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What is bankruptcy?

The impact will vary depending on how recently the bankruptcy occurred and how many debts were discharged.

"The more accounts, the more impact," says Ulzheimer. As the bankruptcy gets older, even though it remains on the report, the "impact will diminish," says Ulzheimer.

Chapter 13
Also known as debt adjustment, Chapter 13 allows individuals, not corporations, to temporarily halt foreclosures and collection actions while they draft and execute a plan to repay some or all of the debts over a three- to five-year period.

One of the biggest benefits for Chapter 13 filers is that the amount you're going to have to pay on that debt will depend not on how much you owe but on how much you have -- your regular income, hence the nickname "wage earner's plan."

"In many cases, if you are behind on your mortgage or your car loan, and you don't think you can catch up quickly, you file a Chapter 13," says Sommer, author of "Consumer Bankruptcy: The Complete Guide to Chapter 7 and Chapter 13 Personal Bankruptcy." "That's probably the No. 1 reason people file Chapter 13."

This type of bankruptcy lets you reschedule and extend secured debts over the life of your Chapter 13 plan.

Chapter 13 differentiates between three types of debt:
  1. Priority debts, which often include some taxes and child support, have to be paid in full.
  2. Secured debts, which are debts secured with some form of collateral, must be paid up to at least the value of the collateral, and in some cases, up to the total amount of debt.
  3. Unsecured debts, like credit cards, typically receive just a percentage of the total due. "The plan need not pay unsecured claims in full as long it provides that the debtor will pay all projected 'disposable income' over an 'applicable commitment period,' and as long as unsecured creditors receive at least as much under the plan as they would receive if the debtor's assets were liquidated under Chapter 7," says the Administrative Office of United States Courts.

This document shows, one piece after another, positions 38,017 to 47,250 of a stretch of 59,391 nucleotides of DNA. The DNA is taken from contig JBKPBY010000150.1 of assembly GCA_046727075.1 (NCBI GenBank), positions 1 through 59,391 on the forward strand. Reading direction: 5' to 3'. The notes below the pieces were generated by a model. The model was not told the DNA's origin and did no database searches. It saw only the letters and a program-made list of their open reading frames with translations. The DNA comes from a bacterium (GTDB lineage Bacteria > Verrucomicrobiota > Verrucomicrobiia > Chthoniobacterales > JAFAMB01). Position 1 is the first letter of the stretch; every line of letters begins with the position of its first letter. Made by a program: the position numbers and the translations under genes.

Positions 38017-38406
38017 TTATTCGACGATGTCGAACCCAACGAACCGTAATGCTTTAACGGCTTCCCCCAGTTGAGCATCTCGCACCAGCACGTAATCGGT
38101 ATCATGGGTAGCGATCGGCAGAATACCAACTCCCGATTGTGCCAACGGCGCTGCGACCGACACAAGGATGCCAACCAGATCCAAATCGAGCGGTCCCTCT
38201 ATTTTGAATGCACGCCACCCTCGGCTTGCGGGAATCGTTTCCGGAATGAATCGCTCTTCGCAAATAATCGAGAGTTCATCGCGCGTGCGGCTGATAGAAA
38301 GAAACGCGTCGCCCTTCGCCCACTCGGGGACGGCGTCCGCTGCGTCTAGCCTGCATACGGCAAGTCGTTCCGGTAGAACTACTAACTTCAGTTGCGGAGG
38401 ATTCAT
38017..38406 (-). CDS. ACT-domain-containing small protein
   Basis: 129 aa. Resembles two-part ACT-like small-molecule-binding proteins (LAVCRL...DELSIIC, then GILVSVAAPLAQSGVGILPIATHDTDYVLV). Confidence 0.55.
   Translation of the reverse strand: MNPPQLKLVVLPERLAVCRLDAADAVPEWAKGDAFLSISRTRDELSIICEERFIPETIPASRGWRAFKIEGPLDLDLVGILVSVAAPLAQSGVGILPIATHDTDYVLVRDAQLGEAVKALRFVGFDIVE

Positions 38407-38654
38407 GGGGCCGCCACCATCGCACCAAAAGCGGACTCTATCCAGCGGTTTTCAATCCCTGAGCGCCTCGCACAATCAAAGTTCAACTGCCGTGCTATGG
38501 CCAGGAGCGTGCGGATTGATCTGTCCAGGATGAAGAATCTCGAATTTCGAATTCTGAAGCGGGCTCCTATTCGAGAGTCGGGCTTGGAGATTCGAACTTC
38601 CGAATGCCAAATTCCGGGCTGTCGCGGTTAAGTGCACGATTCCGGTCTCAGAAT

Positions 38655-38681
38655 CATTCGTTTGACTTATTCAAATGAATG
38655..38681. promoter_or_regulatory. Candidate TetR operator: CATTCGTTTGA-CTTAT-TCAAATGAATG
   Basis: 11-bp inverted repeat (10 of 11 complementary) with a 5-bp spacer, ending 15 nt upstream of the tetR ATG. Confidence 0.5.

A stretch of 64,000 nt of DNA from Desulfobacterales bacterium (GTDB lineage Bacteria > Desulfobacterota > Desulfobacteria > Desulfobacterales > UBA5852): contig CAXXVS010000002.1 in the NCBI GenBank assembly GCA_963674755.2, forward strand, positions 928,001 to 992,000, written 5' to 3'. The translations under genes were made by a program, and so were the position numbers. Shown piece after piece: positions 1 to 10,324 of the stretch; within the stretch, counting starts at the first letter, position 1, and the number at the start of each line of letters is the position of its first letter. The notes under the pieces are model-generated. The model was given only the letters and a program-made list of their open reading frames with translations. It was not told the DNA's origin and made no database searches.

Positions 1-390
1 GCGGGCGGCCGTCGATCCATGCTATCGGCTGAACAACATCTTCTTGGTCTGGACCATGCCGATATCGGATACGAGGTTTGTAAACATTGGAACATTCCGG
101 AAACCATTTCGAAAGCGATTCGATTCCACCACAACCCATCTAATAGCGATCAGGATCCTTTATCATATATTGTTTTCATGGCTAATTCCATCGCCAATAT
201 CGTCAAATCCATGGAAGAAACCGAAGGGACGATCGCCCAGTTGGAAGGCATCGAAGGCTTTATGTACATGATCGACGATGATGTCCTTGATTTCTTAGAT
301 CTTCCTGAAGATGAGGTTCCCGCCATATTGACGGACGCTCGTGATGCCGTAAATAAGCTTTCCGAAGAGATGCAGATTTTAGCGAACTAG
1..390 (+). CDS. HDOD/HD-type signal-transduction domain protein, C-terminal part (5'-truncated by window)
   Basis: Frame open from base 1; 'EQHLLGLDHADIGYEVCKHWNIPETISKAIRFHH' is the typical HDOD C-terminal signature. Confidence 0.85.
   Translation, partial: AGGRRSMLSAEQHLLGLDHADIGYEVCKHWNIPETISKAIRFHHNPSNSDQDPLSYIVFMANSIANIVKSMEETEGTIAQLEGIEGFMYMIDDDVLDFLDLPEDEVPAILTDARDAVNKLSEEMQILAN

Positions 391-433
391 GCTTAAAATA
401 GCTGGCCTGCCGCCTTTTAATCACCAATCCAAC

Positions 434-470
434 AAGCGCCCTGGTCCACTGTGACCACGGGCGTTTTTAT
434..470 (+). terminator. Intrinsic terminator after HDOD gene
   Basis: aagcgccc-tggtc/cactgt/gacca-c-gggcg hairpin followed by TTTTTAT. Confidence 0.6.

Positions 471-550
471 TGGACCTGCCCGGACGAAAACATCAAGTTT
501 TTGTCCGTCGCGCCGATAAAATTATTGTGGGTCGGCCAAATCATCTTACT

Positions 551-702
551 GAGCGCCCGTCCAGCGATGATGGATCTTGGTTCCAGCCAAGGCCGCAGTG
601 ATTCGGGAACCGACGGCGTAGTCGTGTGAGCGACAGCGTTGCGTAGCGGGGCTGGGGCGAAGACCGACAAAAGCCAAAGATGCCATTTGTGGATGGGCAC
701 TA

With a Chapter 13 bankruptcy, you must be under the allowed debt limits. As of April 2005, it's $307,675 of unsecured debts -- such as credit card debt and medical bills, not tied to an asset -- and and $922,975 of secured debt -- those tied to an asset that can be repossessed or foreclosed upon, such as a house or car. The limits change April 1 each year.

Debt owed to a single creditor totaling more than $500 for luxury items bought within 90 days of filing are non-dischargeable; cash advances of $750 within 70 days are also non-dischargeable.


New, tougher laws
Once again, however, new bankruptcy laws will toughen a debtor's ability to qualify.

For instance, if a debtor's income is greater than the state median income, they have to establish a five-year repayment plan where they have to pay a certain amount of money to creditors. This amount is based on a strict allowed expenses-to-income formula. The allowed expenses -- not actual expenses -- are set each year by the IRS collections department. On the anniversary date of a confirmed plan, they must file a new statement of income and expenses.

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